But the most troubling sign that the rule of law has no place in this administration is when Duterte categorically stated during an event commemorating the UN Convention of Corruption last week that despite the findings of the Department of Justice and the National Bureau of Investigation that the killing of Mayor Roland Espinosa and another detainee inside a Leyte prison by elements of the Criminal Investigation and Detection Group (CIDG) was a “rubout,” Duterte said he stood by the CIDG’s claim that they killed Espinosa after the latter shot it out with them while they were serving a search warrant in the dead of night.
“I will not allow these guys to go to prison. I don’t care if the NBI says it was murder. Anyway, the NBI and the Department of Justice (DOJ) are both under [my authority],” Duterte said during a speech last week, referring to the CIDG operatives.
“I will be the one to answer for it and go to prison. I have no problem with that. When I was young, I went in and out of prison. I’m used to it,” he said. He added: “For us mayors, who will we believe? The policemen or [the] criminals? If the police said that’s really the truth, but the NBI said it was murder, what the police told me is the truth for me.”
His statement was a clear rejection of the findings of the NBI and the DOJ, which recommended the filing of murder charges against them CIDG men. In his arrogance, Duterte wouldn’t even allow criminal proceedings to go through the normal processes. Even if the case goes to court, there is always the statement of the President no less hanging over the heads of the NBI, the prosecutors and the judge. Would they dare embarrass the President?
De Lima hinted that the President could be impeached for his statement, to which Duterte replied with his usual arrogant line: “They can go ahead. Maraming daldal (They talk too much). I have to satisfy their lust for whatever. Let them be. Impeachable? Go ahead.”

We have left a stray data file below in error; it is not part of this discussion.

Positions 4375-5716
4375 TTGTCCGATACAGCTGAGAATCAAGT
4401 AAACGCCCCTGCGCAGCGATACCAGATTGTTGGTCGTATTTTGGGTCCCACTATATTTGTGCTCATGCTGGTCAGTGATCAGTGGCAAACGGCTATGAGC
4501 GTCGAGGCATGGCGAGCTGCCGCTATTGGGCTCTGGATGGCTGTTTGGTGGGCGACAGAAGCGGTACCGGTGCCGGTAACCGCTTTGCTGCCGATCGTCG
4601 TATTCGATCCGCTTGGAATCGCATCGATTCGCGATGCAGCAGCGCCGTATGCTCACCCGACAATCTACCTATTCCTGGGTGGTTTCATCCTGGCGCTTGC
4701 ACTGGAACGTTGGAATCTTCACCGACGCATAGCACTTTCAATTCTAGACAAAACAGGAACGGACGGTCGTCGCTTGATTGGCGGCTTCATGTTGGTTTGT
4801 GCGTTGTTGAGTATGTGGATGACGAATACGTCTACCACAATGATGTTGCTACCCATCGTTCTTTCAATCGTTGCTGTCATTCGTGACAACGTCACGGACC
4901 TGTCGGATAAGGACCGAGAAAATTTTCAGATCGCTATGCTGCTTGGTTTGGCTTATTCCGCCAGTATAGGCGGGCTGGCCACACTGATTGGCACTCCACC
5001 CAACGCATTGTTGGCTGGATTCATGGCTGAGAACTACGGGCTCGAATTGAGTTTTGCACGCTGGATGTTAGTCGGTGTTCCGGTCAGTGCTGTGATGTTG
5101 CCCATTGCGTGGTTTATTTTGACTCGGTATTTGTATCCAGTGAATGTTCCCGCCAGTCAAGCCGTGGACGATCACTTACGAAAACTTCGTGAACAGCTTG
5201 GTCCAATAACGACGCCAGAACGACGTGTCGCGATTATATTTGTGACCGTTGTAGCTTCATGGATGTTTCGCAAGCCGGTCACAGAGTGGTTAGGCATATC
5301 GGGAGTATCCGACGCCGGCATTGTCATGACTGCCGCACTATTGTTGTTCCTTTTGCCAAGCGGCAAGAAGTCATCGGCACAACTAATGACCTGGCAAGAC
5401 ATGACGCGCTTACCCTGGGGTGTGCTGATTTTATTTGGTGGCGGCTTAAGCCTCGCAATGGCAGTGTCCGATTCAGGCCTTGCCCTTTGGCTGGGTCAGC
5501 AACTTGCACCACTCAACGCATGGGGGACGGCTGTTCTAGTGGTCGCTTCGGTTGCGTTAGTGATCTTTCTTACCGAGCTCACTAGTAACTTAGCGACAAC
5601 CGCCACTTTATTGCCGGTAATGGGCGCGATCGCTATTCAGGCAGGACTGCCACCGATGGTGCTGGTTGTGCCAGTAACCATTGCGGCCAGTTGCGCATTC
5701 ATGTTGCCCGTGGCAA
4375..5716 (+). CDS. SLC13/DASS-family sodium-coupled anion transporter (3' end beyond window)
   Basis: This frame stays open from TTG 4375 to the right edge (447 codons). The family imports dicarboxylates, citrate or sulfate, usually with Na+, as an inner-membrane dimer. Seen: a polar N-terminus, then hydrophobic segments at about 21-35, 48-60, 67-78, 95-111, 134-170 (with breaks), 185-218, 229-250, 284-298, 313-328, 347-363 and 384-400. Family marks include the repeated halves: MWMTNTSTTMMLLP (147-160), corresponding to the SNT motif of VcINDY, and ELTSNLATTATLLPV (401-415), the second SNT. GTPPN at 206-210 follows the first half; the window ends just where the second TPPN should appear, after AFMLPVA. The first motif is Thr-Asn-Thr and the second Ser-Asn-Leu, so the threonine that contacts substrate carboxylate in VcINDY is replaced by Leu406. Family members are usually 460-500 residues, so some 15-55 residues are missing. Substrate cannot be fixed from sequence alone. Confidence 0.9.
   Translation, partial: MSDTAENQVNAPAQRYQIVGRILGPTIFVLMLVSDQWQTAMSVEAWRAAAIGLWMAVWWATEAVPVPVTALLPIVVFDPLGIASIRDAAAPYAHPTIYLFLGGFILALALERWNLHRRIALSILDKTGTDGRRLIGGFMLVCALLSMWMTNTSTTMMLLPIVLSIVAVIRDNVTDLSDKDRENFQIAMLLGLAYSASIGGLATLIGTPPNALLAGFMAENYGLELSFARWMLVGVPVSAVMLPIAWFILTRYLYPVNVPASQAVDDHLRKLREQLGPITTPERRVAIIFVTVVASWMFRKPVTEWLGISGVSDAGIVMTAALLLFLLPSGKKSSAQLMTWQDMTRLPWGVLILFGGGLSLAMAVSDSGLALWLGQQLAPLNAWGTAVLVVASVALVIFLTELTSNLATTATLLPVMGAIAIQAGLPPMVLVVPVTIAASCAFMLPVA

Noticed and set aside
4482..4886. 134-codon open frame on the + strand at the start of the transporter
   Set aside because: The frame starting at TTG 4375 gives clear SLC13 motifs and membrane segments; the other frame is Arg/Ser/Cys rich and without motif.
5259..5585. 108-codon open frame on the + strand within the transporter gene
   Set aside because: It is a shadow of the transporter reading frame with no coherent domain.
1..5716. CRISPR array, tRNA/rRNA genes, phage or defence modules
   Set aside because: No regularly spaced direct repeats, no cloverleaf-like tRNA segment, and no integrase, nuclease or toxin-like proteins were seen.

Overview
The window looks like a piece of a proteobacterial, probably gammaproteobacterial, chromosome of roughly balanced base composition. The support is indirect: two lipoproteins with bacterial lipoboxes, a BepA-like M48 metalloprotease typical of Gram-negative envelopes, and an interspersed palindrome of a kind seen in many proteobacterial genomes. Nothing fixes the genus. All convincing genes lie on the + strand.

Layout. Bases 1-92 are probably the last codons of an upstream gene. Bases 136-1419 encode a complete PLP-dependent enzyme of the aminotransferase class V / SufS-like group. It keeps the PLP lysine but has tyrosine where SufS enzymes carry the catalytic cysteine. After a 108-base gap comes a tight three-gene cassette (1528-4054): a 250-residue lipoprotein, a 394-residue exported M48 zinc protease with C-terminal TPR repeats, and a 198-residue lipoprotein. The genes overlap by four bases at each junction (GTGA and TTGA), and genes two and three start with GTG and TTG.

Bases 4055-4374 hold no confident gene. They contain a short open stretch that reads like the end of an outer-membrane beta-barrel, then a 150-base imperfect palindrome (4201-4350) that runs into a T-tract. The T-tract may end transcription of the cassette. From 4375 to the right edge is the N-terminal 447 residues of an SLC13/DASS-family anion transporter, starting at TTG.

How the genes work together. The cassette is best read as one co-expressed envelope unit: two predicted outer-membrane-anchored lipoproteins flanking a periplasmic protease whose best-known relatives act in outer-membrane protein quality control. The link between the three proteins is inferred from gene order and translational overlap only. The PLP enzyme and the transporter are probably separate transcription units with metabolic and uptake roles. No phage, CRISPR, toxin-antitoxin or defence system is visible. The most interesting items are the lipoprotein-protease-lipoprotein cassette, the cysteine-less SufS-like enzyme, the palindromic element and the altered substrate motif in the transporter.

This recent outbursts by the President in defense of policemen contribute immensely to the culture of impunity in the country. His stubborn defense of policemen involved in extrajudicial killings only embolden murderers to commit their criminal acts with heightened impunity.
During the campaign, Duterte promised that he would pardon policemen who kill criminals, or even civilians, in the line of duty. Also during the campaign in February, Duterte said he would provide a “pre-signed form” to law enforcers, which would assure the latter of presidential pardon should they get prison terms for deaths during encounters with criminals.
Candidate Duterte also said that if he got elected, he would direct policemen and the military to not be deterred in killing “all” criminals because it is his “personal order.”
These statements obviously emboldened policemen and vigilantes to start shooting down suspects as soon as it was clear that Duterte would be president, assured that they would go unpunished.
What is even alarming is that Duterte has rejected all opposition to his brutal war on drugs and arrogantly declares that the killings would continue until the last drug user or pusher has been placed out of commission. By his own estimate, there are 3.4 million drug addicts and dealers in the country. Does that mean we are just seeing the beginning of a deep-seethed cleansing and that we should expect more bloodied bodies on our streets?
Impunity feeds on the breakdown of the rule of law. (